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Thermoluminescent Dating of Ancient Ceramics


MOST clays contain a few parts per million of uranium and thorium and a few per cent of potassium, so that the body of an ancient pot receives a radiation dose of the order of 1 r./g/yr., mainly from α-particles. Some of this energy is stored in the constituent minerals of the clay either by the creation of new lattice defects or by the filling of existing impurity traps. On heating, some of this energy is emitted as visible light. In the majority of cases the pot will have been fired to about 800° C in antiquity when it was made, so that accumulation of stored energy begins anew from that time, and there is the possibility, first suggested by Daniels et al.1, that the thermoluminescent glow observed from ancient pottery could be used as a measure of its age. Thermoluminescent study, in the dating of lava flows3 and limestones2, for example, is fairly well known as a geological tool, but little has been heard of its archæological exploitation since an announcement by Kennedy and Knopff4 in 1960 and a description of technique by Houtermans, Grögler and Stauffer5 in 1960. The present communication reports the results obtained on potsherds ranging back to 8,000 years in age and widely spread in provenance.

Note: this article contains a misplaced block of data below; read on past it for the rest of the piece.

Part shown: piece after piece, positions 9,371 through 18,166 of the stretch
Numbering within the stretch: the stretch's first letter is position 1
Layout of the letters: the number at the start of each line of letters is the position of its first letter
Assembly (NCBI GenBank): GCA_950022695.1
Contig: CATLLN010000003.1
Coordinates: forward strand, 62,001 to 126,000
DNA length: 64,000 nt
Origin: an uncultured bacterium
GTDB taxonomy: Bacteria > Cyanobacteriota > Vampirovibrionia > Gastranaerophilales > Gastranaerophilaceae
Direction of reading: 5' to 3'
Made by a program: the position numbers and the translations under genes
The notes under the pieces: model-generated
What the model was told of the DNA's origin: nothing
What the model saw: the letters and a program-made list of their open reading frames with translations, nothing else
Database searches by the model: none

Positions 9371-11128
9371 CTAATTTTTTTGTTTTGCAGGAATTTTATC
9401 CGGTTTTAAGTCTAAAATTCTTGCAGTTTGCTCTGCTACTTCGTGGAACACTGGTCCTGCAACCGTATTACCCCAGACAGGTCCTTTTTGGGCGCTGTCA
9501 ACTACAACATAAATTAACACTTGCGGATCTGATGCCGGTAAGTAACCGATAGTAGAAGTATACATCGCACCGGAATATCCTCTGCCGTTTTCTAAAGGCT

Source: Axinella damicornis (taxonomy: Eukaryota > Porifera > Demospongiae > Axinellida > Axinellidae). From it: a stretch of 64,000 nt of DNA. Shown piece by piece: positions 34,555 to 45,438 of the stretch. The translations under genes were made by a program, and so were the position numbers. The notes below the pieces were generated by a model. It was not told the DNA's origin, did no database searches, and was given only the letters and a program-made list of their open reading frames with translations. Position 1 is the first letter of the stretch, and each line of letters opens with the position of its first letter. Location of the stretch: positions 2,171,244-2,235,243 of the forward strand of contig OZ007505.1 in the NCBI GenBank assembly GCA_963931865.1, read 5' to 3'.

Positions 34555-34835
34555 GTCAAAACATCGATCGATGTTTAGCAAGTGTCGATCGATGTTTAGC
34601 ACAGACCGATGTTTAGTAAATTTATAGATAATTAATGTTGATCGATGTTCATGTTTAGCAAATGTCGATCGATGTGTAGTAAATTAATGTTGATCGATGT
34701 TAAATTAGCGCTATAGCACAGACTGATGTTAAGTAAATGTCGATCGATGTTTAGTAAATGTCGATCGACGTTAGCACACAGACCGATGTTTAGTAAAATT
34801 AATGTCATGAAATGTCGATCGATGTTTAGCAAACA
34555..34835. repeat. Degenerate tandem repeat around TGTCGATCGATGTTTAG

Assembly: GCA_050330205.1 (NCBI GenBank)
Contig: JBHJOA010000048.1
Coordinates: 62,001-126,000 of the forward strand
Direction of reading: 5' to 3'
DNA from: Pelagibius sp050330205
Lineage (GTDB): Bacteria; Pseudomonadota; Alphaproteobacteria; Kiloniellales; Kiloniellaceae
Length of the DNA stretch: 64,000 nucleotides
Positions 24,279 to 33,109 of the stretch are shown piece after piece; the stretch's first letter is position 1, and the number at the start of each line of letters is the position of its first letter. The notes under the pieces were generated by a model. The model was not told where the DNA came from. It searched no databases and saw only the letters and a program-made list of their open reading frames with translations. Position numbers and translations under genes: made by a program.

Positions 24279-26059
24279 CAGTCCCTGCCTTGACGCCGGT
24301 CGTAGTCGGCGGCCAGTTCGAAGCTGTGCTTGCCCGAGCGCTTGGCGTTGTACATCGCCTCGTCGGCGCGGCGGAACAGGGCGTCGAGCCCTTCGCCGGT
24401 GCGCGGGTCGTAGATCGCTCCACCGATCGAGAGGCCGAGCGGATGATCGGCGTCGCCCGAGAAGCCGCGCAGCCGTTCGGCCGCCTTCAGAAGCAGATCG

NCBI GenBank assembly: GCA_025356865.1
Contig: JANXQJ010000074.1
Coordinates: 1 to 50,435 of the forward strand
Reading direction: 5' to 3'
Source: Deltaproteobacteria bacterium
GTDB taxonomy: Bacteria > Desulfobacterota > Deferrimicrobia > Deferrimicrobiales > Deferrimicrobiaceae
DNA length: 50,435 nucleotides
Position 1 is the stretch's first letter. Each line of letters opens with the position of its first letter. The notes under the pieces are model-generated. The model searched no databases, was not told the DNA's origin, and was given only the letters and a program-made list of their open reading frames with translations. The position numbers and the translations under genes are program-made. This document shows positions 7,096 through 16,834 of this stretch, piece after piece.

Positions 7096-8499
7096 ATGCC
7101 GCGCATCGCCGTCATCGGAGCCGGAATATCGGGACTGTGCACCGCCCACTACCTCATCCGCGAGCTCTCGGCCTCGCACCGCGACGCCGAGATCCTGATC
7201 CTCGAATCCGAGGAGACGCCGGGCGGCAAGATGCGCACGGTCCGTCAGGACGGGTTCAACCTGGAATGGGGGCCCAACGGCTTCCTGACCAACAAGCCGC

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  5. Houtermans, F. G., Grögler, N., and Stauffer, H., Helv. Phys. Acta, 33, 595 (1960).

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AITKEN, M., TITE, M. & REID, J. Thermoluminescent Dating of Ancient Ceramics. Nature 202, 1032–1033 (1964).

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